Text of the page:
manager> show dfw host host-10 filter nic-650978-eth0-vmware-sfw.2 rules
ruleset domain-c7 {
 # Filter rules
 rule 1006 at 1 inout protocol tcp from addrset ip-securitygroup-13 to addrset ip-securitygroup-10 port 443 accept;
 rule 1006 at 2 inout protocol tcp from addrset ip-securitygroup-13 to addrset ip-securitygroup-10 port 80 accept;
 rule 1005 at 3 inout protocol tcp from any to addrset ip-securitygroup-10 port 22 accept;
 rule 1003 at 4 inout protocol ipv6-icmp icmptype 136 from any to any accept;
 rule 1003 at 5 inout protocol ipv6-icmp icmptype 135 from any to any accept;
 rule 1002 at 6 inout protocol udp from any to any port 68 accept;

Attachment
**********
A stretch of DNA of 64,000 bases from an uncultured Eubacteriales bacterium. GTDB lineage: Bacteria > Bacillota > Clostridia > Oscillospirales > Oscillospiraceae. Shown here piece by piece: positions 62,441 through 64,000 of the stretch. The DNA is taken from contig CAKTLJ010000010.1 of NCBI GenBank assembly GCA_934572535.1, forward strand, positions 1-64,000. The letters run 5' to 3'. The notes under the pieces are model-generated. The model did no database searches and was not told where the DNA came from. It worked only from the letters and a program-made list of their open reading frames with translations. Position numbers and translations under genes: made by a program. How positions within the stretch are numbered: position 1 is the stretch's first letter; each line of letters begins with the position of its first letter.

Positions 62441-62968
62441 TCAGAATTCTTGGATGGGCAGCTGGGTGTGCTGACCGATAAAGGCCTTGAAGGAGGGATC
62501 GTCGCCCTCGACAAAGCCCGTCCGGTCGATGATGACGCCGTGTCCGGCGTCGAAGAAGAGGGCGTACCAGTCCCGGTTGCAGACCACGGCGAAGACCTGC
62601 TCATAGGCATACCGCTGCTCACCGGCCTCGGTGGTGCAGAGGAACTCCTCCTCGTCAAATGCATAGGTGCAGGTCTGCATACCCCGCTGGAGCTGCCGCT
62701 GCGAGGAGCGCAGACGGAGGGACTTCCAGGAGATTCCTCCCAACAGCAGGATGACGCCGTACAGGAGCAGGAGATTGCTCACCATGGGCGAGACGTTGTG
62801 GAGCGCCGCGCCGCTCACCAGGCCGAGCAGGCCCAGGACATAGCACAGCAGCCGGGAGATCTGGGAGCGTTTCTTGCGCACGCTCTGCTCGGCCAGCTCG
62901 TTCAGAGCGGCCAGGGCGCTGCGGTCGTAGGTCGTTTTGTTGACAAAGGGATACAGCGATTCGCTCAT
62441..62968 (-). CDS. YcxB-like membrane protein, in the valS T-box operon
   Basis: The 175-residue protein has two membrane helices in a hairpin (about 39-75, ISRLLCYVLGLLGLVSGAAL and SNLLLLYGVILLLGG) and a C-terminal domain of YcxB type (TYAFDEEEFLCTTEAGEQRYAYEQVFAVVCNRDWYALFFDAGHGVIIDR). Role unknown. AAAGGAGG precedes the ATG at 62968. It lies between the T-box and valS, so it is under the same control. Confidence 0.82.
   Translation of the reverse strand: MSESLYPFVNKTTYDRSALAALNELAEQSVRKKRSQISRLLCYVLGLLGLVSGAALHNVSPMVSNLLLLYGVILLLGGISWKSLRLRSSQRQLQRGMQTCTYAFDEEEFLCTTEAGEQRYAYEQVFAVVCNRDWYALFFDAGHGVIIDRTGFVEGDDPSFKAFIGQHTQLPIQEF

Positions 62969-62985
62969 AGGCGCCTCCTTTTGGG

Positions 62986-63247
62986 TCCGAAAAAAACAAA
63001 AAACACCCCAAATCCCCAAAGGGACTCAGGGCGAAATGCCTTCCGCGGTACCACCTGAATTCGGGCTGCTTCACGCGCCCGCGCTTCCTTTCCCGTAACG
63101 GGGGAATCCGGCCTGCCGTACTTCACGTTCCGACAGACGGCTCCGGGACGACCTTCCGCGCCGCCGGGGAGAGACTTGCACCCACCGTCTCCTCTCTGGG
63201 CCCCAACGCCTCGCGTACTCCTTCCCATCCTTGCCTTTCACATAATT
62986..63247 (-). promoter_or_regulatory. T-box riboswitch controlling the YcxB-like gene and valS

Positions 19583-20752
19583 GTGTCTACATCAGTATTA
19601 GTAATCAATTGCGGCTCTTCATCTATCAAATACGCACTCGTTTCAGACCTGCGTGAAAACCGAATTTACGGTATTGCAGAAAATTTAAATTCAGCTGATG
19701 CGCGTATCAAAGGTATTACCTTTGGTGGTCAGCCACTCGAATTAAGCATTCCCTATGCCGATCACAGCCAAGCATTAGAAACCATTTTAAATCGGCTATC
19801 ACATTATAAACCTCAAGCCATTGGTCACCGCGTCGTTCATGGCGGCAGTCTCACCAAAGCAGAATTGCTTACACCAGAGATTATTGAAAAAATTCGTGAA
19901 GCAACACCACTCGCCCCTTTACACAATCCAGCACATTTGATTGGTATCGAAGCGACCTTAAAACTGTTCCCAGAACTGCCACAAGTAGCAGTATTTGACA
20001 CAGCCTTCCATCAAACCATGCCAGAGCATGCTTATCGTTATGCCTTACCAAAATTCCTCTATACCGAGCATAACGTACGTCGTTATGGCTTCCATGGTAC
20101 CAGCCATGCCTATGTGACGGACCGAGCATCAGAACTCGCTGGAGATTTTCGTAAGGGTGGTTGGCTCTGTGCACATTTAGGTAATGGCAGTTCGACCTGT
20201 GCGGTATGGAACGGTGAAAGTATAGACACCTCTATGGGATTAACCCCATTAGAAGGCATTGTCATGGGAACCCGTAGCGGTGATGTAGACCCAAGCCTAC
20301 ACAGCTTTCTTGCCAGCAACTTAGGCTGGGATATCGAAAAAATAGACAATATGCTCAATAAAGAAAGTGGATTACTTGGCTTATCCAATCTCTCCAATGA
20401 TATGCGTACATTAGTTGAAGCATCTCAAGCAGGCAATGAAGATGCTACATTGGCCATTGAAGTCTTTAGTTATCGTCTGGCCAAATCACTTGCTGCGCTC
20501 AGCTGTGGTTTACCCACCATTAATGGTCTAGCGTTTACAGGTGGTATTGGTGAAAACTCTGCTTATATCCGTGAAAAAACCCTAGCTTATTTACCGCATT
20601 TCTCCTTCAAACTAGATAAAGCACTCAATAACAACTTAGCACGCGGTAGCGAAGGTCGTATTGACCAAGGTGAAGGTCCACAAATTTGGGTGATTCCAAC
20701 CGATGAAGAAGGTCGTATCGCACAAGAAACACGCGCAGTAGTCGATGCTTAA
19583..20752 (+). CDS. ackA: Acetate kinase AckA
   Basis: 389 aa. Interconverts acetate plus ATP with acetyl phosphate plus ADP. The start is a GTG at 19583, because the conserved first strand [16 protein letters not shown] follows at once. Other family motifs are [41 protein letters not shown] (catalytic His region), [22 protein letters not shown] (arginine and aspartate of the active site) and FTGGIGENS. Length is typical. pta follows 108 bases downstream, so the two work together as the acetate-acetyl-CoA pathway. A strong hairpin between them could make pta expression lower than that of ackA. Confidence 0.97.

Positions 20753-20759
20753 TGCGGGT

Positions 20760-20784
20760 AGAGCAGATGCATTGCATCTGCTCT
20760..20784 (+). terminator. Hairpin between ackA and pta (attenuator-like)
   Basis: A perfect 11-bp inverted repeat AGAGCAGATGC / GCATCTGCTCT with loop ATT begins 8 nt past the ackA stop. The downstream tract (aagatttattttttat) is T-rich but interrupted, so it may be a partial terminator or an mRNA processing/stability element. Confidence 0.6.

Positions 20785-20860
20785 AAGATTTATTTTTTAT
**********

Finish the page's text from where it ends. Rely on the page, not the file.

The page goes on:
rule 1002 at 7 inout protocol udp from any to any port 67 accept;
 rule 1001 at 8 inout protocol any from any to any accept;
}
ruleset domain-c7_L2 {
 # Filter rules
 rule 1004 at 1 inout ethertype any from any to any accept;
}

show dfw host <host-ID filter <filterID> addrsets

manager> show dfw host host-10 filter nic-650978-eth0-vmware-sfw.2 addrsets
addrset ip-securitygroup-10 {
}
addrset ip-securitygroup-13 {
ip 192.168.100.20,
ip 192.168.182.128,
ip 192.168.182.197,
ip 192.168.182.198,
ip fe80::250:56ff:feb9:db4d,
}

Note that powered off VMs won’t be included in the addrsets, neither will the VM’s own IP address even if its in the group.